While its HERO cameras currently offer 4K video recording and dominate the action camera market, the hardware company is unable to offer the software necessary to get the most out of its products.
This is where Kolor, a French software company and GoPro’s latest purchase, comes into play. Kolor’s software enables users to create 360° content including panoramas, virtual tours and videos.
Up until now spherical content was mostly created by professionals, and the purchase of Kolor has them worried that the company will now focus on creating 360° software for the masses rather than cutting-edge pro-level software solutions.
Will this acquisition lead to the release of a GoPro virtual reality camera?
Prior to YouTube’s announcement last month that it will support 360° videos, Kolor was the only company capable of properly streaming such content to any browser or mobile phone. Even now, only Chrome supports YouTube’s interactive content.
Facebook had also announced it will support immersive content in its newsfeed, and so will the Oculus Rift 3D made by its latest purchase Oculus VR. This means some of the largest tech companies and social media websites are invested in this type of media and have an interest in enabling its success.
The below video was released by GoPro to demonstrate the 360-degree experience. Keep in mind that the interactive options are only available in Kolor’s app or Chrome.
The below video was released by GoPro to demonstrate the 360-degree experience. Keep in mind that the interactive options are only available in Kolor’s Eyes app or Chrome.
With the future looking so bright for immersive content, and the purchase of the leading software company in the field, it’s seems only natural that GoPro will sooner or later release a camera capable of easily creating these videos.
Already now most immersive content is created using several GoPro camera which are attached using a special third-party rig and then stitched together using Kolor’s software. Now that it owns the software, creating a camera that produces VR content “in-house” is what will popularize this technology and sell cameras.
It will have to happen at some point as the average user will not purchase half a dozen cameras to record a 360° video, and the current setup and required post-processing means it’s not a feasible option for most people.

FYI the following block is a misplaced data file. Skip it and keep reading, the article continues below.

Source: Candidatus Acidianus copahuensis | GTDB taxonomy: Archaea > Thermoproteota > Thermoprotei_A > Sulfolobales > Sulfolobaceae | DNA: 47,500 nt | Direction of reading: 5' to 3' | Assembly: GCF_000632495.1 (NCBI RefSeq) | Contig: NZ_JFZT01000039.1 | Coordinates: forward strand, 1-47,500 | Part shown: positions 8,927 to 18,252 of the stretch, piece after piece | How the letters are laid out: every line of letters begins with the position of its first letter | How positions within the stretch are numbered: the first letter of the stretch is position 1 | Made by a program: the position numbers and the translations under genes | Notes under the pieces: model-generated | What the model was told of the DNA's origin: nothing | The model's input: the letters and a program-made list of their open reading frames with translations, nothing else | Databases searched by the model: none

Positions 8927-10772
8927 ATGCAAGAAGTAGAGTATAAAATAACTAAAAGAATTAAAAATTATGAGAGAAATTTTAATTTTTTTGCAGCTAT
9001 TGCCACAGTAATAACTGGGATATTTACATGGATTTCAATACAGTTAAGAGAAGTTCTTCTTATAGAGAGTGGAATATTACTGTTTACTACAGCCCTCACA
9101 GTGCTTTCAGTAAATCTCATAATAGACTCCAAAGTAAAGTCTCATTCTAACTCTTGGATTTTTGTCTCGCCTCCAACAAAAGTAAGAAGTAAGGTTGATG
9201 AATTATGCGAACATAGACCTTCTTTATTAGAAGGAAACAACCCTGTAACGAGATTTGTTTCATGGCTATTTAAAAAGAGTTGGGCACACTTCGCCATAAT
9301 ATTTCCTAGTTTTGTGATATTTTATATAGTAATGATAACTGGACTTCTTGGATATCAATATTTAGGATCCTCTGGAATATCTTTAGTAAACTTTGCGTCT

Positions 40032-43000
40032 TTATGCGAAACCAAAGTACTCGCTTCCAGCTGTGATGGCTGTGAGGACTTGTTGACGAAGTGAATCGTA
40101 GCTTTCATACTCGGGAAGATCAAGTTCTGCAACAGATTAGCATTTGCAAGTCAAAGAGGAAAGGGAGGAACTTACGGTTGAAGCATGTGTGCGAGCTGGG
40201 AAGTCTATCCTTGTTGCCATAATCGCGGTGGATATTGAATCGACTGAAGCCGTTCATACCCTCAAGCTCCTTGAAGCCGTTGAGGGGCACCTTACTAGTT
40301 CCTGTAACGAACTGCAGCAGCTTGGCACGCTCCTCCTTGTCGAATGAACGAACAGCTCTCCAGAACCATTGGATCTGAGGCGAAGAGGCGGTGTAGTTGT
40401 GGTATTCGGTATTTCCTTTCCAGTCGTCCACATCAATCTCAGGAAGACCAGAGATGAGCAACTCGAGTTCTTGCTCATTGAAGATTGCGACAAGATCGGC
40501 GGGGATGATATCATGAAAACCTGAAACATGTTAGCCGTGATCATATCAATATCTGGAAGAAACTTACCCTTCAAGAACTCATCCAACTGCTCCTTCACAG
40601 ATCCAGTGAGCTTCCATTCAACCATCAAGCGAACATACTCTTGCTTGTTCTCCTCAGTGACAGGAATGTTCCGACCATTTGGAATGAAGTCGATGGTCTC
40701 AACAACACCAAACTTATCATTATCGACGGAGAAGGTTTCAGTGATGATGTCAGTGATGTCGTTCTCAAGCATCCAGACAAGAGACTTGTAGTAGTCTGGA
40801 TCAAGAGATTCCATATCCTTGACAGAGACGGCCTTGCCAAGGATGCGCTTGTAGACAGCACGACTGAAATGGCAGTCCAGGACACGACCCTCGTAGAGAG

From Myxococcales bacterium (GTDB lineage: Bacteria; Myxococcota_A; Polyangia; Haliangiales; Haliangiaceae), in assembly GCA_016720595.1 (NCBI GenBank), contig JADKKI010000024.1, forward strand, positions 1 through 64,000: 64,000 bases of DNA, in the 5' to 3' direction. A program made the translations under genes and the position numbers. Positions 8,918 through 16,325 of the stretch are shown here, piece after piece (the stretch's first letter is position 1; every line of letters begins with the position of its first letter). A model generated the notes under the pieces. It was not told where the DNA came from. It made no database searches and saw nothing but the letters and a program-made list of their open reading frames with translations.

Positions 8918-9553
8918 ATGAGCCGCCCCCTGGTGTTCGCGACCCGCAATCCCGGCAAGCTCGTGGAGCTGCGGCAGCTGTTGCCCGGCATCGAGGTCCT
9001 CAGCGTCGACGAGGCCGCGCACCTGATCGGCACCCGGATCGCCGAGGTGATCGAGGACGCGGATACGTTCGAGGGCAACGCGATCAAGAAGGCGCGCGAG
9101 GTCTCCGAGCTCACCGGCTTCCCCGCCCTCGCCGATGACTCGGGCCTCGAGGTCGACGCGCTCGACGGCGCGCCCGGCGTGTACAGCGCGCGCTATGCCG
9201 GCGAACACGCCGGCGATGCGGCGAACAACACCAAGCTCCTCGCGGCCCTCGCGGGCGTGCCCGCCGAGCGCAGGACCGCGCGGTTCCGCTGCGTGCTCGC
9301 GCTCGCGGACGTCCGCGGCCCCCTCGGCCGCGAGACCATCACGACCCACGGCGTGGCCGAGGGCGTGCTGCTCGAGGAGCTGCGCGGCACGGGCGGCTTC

Perhaps GoPro will continue down the current path at first; it could sell kits consisting of a bunch of cameras, dedicated attachment rigs and stitching software to a relatively small number of studios, production companies and other professionals.
Eventually, however, it seems inevitable that the company will bring the product to its core users, and those are far from being professionals.
Being a small, highly specialized company, Kolor was known for offering excellent support to its high-end users, and this purchase has many pros worried that Kolor’s efforts will now shift towards the consumer market.
In its announcement of the purchase, Kolor stated that joining GoPro is “a unique opportunity to give professionals and casual users the chance to use the advanced technologies that Kolor develops”.
GoPro CEO Nick Woodman also mentioned enabling “professionals and prosumers” to more easily create VR content as a way to create the desire for such capabilities among consumer level users.
Both companies state that Kolor will continue to develop solutions for the professional market, but only time will tell which direction the company will choose if it comes down to maximizing profit or staying at the forefront of technology.
What should give professionals using Kolor software is the fact that GoPro recently released the Herocast, a $7,500 video transmitter allowing HD video to be streamed from GoPro cameras for live TV broadcasts, as it shows that mass marketing is not the company’s only strategy anymore.
Dubai360, an interactive 360° virtual tour, is a great example of what can be created with Kolor’s software.